Prepare for Power Outages

Important information for people who use electricity to refrigerate medications or run medical equipment.

Public Safety Power Shutoff events

For public safety, PG&E may turn off electricity in certain areas when forecasted weather conditions (such as gusty winds or dryness), heighten wildfire risks. These planned Public Safety Power Shutoff (PSPS) events may disrupt your power supply, so it is important to be prepared.  

  • Build or restock an emergency kit. Include food, water, flashlight, first aid kit, cash, a battery-operated radio and a phone charger that does not need an electrical outlet. Also include a supply of medications you take. If you use refrigerated medications, you’ll need to make special plans to ensure they don’t spoil when you don’t have power.
  • Make sure you have enough medication, as shutoffs may affect your pharmacy's electricity and ability to fill prescriptions. Please contact your pharmacy before the planned shutoff to refill your medication if needed.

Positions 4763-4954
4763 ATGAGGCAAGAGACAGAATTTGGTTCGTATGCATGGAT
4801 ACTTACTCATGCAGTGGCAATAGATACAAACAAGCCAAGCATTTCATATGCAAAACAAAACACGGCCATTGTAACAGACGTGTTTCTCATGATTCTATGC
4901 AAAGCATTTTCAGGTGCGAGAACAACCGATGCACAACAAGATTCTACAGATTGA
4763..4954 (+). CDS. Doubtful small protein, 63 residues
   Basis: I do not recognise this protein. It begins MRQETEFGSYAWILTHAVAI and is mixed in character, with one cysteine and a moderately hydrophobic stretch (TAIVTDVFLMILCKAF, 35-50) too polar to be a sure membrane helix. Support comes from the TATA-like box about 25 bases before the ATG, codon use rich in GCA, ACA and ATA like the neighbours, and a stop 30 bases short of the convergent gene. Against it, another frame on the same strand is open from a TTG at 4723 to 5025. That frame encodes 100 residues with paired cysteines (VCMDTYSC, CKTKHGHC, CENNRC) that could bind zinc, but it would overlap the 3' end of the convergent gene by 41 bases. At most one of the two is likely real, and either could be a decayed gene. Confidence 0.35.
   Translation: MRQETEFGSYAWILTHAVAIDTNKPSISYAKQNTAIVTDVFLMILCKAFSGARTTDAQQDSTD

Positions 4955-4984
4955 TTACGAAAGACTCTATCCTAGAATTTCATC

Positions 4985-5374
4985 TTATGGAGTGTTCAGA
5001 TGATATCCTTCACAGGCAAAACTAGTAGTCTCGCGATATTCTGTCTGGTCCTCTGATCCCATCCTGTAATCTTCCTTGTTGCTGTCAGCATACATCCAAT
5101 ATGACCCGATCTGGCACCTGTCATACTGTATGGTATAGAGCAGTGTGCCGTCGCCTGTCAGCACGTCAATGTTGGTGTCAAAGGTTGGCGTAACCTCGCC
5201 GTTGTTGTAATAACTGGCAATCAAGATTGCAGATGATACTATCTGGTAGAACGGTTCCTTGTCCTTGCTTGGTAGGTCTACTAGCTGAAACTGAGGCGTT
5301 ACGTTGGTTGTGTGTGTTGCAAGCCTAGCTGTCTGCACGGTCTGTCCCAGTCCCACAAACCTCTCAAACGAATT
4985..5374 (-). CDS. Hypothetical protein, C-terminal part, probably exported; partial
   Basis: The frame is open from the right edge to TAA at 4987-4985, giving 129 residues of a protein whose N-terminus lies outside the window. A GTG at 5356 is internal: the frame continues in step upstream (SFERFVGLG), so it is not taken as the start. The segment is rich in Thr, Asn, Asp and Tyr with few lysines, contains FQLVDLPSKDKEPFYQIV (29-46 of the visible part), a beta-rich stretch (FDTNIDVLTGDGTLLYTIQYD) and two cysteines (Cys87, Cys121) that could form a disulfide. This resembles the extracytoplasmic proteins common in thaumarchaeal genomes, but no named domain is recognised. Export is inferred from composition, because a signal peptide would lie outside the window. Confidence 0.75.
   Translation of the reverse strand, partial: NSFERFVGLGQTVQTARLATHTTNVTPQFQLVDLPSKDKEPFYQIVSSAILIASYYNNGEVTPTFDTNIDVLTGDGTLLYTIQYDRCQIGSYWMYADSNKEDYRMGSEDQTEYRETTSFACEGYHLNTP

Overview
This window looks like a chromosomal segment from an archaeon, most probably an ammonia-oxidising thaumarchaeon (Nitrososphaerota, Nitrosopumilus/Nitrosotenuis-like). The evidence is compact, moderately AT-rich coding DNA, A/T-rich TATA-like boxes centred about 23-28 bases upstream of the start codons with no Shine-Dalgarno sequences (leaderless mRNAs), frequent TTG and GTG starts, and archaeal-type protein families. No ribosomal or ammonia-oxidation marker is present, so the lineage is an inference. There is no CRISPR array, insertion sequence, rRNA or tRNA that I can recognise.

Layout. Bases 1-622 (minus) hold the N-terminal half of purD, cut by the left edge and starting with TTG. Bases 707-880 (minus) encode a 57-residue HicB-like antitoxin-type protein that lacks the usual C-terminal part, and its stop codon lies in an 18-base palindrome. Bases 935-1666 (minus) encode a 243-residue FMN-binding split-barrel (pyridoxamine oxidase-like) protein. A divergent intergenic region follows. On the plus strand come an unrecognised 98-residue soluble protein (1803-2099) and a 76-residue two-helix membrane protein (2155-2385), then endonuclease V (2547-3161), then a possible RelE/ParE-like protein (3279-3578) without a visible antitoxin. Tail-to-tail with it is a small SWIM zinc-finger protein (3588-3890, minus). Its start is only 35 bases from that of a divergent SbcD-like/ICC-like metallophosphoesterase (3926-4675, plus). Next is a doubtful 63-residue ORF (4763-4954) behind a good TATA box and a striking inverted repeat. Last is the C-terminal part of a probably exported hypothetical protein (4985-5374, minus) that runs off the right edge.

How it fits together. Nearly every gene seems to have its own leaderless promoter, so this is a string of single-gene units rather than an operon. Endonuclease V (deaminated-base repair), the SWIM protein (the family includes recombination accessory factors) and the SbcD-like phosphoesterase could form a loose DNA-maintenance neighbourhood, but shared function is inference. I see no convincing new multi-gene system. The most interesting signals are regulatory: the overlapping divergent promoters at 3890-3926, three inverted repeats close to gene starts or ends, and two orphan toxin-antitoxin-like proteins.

• If you use medical equipment that runs on power, contact your medical equipment provider. They may be able to help you get alternative devices.
  • Sign up for PG&E alerts. Call 1-866-743-6589 or visit PG&E's website. PG&E will alert you in case of a planned power shutoff.
  • Check the status of planned power outages at PG&E’s website. This site also has a list of Community Resource Centers where you may access restrooms, bottled water, electronic device charging stations and air-conditioned seating.
  • Make an emergency contact list. Include your family, friends, primary care provider, pharmacy and the California Health Emergency Hotline: 1-833-284-3473.
  • Keep an up-to-date list of all your prescription medications. Include name, dosage amounts and known allergies. 
  • Keep electronic communication devices fully charged. If you lose power, minimize your use of these devices. Use your vehicle(s) to charge devices when necessary. Determine where the closest unaffected areas are where you charge devices. 

Power outage resources